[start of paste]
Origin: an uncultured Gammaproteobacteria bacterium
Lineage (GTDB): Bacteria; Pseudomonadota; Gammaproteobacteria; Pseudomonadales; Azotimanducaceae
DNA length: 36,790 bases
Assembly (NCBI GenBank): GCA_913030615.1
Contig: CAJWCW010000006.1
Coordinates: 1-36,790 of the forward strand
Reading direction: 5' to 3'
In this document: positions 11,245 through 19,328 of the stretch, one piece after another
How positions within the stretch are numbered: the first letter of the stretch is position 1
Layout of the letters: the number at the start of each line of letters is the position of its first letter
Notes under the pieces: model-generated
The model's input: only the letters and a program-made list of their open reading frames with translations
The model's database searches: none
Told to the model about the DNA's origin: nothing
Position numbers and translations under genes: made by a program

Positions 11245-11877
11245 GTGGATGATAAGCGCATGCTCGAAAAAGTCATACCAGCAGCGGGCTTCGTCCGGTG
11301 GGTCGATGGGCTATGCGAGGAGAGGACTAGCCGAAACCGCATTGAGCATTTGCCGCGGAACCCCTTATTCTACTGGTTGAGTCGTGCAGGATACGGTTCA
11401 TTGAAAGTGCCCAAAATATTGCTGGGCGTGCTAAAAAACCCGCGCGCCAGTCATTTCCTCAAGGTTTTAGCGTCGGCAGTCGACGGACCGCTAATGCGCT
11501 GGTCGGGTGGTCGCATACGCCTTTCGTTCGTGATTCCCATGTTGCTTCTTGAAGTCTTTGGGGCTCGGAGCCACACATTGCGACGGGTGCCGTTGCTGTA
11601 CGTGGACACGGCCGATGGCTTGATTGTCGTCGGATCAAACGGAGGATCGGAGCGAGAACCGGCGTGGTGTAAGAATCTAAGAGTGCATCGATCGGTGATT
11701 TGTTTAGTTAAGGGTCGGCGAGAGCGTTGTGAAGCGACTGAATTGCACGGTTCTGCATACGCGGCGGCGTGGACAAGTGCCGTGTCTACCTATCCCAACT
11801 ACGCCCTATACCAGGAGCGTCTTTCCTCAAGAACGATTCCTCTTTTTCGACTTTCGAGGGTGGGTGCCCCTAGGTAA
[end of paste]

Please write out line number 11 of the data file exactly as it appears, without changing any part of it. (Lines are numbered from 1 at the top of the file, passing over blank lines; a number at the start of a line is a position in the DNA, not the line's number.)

Notes under the pieces: model-generated